Not only does obsessing on details tend to distract or detract from overall proportions, but it steals motion from art.  The more I focus on a mouth or nose or ruffles or whatever my brain fixates on, the less time I spend moving my pencil or brush around the page grabbing the flow. Flow seems like a touchy-feely abstract-y kind of term, but going back to DaVinci's observations, it's not just about finding the right proportion of forearm to upper arm or shoulder width to torso length, but proportioning the negative spaces under an arm, or discovering why the extension of a hand in gesture is so elegant and dance-like, why the fall of a skirt or the texture in hair is pleasing to the eye, why one shadow on the wall creates drama while another overwhelms or creates a distraction, and why when you make a particular change from reality (say, pile on more hair than the model has or alter the angle of the head) it works better.  If you find the squares and rectangles, find the curves, find the S, find the concentric ovals, find the diagonals and triangles and deepest shadows and lightest lights and all the neat things that make a piece of art inviting before you nail down the details it's far more likely that you'll create something that will take your breath away.  Focus on the details at the cost of overall composition, and that's what the viewer will usually do too.  If the details are perfect, the viewer will see the art as perfect too (and sometimes it's a very static, still-life kind of perfection--great if that's what you want to transmit, not so great if it's meant to transmit life and motion.)  If there's the tiniest problem, that problem will leap and shout and generally make a nuisance of itself.  Great composition overwhelms the positive and negative quirks inherent in detail, and reveals a world of fire and shadow, wind and stillness, distance and intimacy.

It's possible to create vibrant original art by focusing on details--through reference materials that themselves have excellent composition.  There's absolutely nothing wrong with taking reference photos or movie posters or your favorite family portrait and creating Boris Vallejo-type art.  Go for it.  That's the way I went, actually.  But I wish that I'd learned the other way from the beginning.  It's been (relatively) easy to copy what I see from photographs and magazine ads and books on facial expression and all that.  I could have drawn grids on paper and rendered exact copies of images on a square-by-square basis at any stage of my art education.  But to learn how to scribble and block and circle and confine and explore form rapidly on a page and develop raw excitement--I've had to unlearn so much to progress, especially that impulse to put every eyelash in the right place.  The eyelash is only as important as I make it.  If I make the play of complementary colors more important than the eyelash ... see how that works?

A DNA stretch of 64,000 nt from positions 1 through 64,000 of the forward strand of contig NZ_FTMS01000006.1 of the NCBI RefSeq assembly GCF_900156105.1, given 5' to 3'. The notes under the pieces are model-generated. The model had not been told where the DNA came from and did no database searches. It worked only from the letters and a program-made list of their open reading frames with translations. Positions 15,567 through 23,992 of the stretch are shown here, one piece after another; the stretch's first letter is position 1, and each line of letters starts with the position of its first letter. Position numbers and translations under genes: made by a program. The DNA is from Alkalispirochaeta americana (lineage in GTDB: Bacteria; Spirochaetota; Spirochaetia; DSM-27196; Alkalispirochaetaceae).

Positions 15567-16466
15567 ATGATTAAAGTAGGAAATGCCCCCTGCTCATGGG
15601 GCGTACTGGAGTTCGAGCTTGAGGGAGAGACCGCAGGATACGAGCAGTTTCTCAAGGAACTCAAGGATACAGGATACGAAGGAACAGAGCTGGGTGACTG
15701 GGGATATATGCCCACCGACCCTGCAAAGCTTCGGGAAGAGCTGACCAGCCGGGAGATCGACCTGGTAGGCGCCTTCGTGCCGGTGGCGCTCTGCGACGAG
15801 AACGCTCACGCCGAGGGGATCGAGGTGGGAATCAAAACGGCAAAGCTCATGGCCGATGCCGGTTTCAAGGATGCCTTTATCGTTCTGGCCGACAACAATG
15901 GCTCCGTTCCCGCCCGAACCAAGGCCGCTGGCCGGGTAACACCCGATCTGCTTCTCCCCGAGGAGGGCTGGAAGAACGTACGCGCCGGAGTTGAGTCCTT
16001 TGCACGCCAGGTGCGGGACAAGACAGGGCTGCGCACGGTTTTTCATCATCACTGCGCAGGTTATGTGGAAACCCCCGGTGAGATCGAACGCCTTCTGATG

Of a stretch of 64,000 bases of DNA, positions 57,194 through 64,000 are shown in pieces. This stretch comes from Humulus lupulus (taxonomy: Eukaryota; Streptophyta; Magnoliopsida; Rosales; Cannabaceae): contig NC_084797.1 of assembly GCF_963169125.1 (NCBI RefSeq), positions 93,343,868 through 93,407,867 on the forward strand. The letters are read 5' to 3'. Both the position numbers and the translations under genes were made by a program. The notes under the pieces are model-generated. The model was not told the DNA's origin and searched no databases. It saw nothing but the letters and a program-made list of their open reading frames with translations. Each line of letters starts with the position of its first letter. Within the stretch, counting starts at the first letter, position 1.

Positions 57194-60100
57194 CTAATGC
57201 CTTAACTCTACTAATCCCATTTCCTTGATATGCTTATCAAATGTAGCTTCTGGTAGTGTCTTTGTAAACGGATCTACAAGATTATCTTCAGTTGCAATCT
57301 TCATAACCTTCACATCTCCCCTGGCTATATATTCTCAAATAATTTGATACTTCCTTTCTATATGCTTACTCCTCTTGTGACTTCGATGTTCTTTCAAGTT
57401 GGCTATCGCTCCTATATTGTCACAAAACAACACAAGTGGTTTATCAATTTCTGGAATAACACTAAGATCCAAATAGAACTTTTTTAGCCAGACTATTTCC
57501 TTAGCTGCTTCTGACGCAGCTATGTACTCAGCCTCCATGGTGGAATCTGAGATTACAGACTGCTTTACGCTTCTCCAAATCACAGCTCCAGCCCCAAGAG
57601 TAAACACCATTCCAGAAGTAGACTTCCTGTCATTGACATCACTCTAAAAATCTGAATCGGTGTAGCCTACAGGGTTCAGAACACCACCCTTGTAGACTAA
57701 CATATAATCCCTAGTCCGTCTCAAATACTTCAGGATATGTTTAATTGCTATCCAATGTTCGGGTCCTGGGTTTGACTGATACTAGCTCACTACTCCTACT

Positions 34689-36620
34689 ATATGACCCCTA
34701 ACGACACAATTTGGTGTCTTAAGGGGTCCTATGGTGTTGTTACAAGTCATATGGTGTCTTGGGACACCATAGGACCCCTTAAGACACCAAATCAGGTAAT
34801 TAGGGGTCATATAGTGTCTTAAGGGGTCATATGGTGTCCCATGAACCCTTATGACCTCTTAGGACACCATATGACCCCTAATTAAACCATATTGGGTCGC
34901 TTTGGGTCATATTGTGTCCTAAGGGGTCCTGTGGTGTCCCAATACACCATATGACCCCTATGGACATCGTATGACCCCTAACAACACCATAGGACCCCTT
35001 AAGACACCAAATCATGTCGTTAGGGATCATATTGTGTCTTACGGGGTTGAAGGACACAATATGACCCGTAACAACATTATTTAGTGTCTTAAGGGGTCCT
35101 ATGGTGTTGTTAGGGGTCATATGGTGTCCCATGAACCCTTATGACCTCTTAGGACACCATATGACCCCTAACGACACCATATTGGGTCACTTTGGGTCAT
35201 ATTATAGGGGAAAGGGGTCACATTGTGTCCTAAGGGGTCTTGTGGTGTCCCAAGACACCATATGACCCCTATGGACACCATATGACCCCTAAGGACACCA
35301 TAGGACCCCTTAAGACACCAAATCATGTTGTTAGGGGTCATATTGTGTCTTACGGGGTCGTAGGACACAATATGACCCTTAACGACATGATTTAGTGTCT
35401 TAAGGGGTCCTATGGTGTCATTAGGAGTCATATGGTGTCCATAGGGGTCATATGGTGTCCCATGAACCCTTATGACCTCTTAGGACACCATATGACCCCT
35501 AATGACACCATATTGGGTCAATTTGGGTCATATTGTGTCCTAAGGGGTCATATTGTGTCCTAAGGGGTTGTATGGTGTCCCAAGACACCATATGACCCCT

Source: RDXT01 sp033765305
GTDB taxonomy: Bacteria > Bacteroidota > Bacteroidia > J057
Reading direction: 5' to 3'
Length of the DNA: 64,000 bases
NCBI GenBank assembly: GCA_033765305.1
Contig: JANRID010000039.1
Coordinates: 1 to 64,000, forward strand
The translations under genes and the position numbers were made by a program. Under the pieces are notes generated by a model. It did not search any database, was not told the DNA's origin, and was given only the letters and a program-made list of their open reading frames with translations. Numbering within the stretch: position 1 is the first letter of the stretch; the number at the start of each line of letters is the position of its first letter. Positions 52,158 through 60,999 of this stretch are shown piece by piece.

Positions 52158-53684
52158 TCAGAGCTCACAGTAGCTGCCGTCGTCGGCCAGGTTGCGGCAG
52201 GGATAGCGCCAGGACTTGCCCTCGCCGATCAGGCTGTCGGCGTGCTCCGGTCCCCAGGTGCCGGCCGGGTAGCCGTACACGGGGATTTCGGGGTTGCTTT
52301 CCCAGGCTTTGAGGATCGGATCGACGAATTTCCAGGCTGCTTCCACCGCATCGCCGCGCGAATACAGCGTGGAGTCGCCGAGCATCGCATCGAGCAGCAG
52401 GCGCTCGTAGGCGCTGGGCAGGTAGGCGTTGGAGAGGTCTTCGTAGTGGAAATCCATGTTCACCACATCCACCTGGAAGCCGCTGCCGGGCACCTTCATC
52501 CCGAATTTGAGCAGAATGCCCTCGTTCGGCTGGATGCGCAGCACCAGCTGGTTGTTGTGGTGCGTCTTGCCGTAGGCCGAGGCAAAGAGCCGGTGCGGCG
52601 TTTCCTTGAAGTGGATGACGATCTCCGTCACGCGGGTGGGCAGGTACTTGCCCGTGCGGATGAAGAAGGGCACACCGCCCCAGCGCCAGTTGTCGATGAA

I imagine I'll arrive at the same artistic destination eventually, but I strongly feel that I would have created so much more original beauty on the way if I stepped back and explored the squares, rectangles, spirals and raw shapes of the universe rather than spending hours with my sketch pad drawing a model's eye.  Something to think about, the next time I pick up a pencil and draw.

1 comment:

Melissa said...

I remember fondly the 15 - 30 second drills they used to have me do as a life model. The dynamic of holding a position for just a few seconds as students frantically tried to find my shape and form....some of the best stuff came from those speed sessions....not from the 2 hour long marathons.